Page 3:Futuremark's Nick Renqvist
Page 4:3DMark History
Page 5:The "Revised" Engine
Page 6:The "Revised" Engine... 3DMark06
Page 7:Shadow Rendering And High Dynamic Range
Page 8:Shadow Rendering And High Dynamic Range, Continued
Page 9:CPU Tests Mandatory For A Final Score
Page 10:Other Tests
Page 11:Other Tests, Continued
Page 12:Scoring Calculations Dissected
Page 13:Scoring Calculations Dissected
Page 14:Forward Looking - Looking Forward
Page 15:Forward Looking - Looking Forward, Continued
Page 16:Final Thoughts
In a joint project between VNU European Lab, a Netherlands based publishing company, and Remedy Entertainment, a Finish game development studio, Final Reality was unleashed on the public. This was one of the first attempts to develop a stand alone graphics benchmark for the masses. At this time Remedy Entertainment was also a shareholder in another company, MadOnion, which would later become Futuremark.
The first benchmark bearing the 3DMark title debuted in October 1998. It was a DirectX 6 benchmark that introduced game tests with specific testing capabilities, to make possible comparisons between various graphics hardware. Remedy worked closely with MadOnion, who licensed the MAX-FX engine for this benchmarking suite, and added enhancements like bump map testing. The MAX-FX engine was also used in Max Payne, and a modified version went into Max Payne 2.
On December 6, 1999, 3DMark 2000 was launched. This new suite benchmarked the fixed function T&L capabilities of video cards under DirectX 7 (Direct3D). NV10, otherwise known as GeForce 256, represented the first graphics processor that allowed the offloading of various geometry calculations to a special hardware transform and lighting engine. For existing hardware lacking a T&L engine, support was provided via a software T&L pipe.
GeForce 256 boasted 23 million transistors and sported DDR-SGRAM
In March 2001, 3DMark returned as 3DMark2001, with three DirectX 7.0 tests, and support for DirectX 8.0 in a fourth test. Of course only the latest graphics hardware would run the last test, but that is why people considered 3DMark to be a forward-looking benchmark. This suite included the ability to test full screen anti-aliasing (FSAA) and added DOT3 and Environment Mapped Bump Mapping tests.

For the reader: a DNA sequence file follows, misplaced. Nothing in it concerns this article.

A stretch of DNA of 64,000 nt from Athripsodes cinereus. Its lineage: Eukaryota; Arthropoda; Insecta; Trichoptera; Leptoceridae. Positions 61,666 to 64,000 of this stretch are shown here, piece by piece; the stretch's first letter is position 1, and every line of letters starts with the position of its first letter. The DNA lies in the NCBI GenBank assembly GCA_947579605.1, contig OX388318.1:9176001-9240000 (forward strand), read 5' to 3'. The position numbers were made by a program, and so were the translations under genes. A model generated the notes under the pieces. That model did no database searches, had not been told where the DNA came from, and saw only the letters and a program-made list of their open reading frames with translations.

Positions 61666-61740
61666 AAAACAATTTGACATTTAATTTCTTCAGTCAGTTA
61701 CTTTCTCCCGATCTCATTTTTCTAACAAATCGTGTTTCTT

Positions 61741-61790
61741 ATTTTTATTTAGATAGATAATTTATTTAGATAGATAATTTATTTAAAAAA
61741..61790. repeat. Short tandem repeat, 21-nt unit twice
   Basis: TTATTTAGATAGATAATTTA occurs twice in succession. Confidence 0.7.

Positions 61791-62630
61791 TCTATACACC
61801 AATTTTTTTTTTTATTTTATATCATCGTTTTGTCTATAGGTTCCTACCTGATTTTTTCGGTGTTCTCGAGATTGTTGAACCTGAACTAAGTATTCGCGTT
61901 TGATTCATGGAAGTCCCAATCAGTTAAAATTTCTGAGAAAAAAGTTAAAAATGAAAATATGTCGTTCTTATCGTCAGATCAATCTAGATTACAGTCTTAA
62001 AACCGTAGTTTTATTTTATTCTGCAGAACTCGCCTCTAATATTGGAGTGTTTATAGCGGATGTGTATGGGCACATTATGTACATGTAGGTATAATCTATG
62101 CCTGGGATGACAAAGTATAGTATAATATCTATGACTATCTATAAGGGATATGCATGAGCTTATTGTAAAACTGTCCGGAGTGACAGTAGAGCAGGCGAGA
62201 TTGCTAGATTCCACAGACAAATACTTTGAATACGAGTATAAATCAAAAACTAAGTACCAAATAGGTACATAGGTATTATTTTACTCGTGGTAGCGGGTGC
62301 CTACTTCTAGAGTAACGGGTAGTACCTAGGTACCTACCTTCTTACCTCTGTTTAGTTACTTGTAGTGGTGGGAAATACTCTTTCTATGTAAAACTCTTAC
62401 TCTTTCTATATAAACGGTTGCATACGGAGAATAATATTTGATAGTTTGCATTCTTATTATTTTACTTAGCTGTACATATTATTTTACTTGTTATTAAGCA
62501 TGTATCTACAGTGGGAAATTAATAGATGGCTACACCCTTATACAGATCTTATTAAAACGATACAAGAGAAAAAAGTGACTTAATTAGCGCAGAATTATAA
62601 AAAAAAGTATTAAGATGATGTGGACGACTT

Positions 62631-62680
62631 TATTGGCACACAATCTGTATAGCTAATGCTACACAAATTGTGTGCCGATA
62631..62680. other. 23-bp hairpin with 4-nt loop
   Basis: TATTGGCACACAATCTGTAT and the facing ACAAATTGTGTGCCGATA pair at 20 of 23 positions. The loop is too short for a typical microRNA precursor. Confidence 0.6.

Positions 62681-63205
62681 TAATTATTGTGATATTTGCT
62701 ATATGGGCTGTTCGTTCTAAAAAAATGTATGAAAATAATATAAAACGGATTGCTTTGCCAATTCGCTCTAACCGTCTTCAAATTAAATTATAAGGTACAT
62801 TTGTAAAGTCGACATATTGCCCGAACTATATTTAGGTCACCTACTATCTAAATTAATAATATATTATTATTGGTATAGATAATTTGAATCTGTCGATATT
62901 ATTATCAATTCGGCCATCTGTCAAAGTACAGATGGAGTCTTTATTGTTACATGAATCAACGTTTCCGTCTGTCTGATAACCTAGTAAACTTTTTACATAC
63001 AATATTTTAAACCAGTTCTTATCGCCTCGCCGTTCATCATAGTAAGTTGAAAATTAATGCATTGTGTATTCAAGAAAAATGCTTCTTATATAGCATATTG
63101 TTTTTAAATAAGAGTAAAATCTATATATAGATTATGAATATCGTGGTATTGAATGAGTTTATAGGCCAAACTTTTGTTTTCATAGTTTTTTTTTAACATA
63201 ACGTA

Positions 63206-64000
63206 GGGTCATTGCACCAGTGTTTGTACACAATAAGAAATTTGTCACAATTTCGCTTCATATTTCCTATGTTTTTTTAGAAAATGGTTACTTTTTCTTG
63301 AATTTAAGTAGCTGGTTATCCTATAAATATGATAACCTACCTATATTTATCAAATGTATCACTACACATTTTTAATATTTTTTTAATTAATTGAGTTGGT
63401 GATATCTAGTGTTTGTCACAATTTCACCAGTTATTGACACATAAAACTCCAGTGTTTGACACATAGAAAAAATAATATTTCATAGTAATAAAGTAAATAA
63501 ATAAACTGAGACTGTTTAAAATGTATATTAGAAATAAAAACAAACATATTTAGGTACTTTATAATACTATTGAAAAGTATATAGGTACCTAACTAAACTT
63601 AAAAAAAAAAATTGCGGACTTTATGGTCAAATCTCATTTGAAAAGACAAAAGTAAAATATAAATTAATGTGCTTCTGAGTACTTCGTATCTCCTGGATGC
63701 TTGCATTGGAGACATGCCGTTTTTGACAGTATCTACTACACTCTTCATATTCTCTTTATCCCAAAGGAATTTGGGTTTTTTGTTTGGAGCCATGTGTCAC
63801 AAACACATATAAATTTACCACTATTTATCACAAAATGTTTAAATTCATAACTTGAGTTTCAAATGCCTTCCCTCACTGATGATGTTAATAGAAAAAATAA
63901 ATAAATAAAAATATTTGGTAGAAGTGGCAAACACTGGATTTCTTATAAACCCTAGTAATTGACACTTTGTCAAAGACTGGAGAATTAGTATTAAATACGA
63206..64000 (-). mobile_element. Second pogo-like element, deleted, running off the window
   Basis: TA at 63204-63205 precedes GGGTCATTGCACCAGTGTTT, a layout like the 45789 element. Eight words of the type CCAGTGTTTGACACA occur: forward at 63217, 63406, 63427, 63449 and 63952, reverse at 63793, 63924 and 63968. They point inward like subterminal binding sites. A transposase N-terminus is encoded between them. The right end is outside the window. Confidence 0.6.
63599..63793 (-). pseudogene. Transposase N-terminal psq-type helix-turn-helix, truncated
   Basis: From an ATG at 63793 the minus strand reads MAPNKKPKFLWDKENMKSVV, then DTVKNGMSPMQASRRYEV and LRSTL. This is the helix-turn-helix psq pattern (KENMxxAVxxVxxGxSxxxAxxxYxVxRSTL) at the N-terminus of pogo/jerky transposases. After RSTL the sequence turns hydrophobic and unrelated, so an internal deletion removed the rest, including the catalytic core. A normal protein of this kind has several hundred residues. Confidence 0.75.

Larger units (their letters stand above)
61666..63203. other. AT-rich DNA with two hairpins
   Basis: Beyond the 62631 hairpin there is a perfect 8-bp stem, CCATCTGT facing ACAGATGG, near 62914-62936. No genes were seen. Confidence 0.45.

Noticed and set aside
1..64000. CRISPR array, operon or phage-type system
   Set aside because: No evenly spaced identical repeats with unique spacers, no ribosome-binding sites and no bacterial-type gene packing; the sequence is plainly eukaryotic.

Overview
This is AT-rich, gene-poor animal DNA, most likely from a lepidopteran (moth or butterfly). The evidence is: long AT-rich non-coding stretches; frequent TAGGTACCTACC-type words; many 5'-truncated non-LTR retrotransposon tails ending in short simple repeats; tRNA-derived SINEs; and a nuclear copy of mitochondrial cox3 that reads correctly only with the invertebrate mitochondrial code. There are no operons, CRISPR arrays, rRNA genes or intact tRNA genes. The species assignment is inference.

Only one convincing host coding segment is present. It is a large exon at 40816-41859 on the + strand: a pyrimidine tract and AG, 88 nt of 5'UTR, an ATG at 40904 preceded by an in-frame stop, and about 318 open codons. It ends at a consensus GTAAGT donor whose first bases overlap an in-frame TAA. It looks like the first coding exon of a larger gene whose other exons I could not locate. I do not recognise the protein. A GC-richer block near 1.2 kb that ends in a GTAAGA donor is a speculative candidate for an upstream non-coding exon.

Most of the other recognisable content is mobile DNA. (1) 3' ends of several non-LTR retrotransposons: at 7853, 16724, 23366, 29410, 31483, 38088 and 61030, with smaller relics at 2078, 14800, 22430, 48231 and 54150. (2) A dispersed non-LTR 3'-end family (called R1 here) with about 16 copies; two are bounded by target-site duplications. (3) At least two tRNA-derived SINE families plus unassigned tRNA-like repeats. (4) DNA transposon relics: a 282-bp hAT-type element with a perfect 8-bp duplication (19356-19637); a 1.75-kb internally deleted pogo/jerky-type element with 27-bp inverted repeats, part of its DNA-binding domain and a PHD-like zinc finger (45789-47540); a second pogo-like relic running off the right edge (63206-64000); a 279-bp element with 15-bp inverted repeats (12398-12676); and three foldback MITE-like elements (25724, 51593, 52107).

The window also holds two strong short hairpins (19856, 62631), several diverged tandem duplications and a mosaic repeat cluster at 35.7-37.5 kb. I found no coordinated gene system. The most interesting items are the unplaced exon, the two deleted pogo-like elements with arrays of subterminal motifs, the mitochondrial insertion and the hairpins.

In 2002, MadOnion formally became known as Futuremark Corporation. With shader technology moving things forward, Futuremark Corporation created 3DMark03. This benchmark suite moved away from the MAX-FX engine, and used more of a wrap to load shader programs and artwork into the shaders. Futuremark used a more complex engine version to render dynamic stencil shadows in the second and third game tests, as well as in the "Ragtroll" test. 3DMark03 also included Havok's Game Dynamics SDK to provide real-time physics functionality, like Pixel Shader 1.4, which added bloom and depth of field to the game tests. The fourth test, Mother Nature, brought the first Shader Model 2.0 functionality for the vertex and pixel shading units.
- Futuremark's Nick Renqvist
- 3DMark History
- The "Revised" Engine
- The "Revised" Engine... 3DMark06
- Shadow Rendering And High Dynamic Range
- Shadow Rendering And High Dynamic Range, Continued
- CPU Tests Mandatory For A Final Score
- Other Tests
- Other Tests, Continued
- Scoring Calculations Dissected
- Scoring Calculations Dissected
- Forward Looking - Looking Forward
- Forward Looking - Looking Forward, Continued
- Final Thoughts